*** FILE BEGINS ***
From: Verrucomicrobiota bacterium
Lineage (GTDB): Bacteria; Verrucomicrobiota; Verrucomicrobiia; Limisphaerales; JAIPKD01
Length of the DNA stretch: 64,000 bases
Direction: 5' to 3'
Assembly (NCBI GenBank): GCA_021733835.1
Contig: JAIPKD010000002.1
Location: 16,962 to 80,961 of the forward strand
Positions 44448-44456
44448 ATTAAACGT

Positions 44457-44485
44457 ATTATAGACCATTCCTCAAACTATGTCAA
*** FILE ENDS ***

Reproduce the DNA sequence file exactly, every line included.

From: Verrucomicrobiota bacterium
Lineage (GTDB): Bacteria; Verrucomicrobiota; Verrucomicrobiia; Limisphaerales; JAIPKD01
Length of the DNA stretch: 64,000 bases
Direction: 5' to 3'
Assembly (NCBI GenBank): GCA_021733835.1
Contig: JAIPKD010000002.1
Location: 16,962 to 80,961 of the forward strand
Positions 44448-44456
44448 ATTAAACGT

Positions 44457-44485
44457 ATTATAGACCATTCCTCAAACTATGTCAA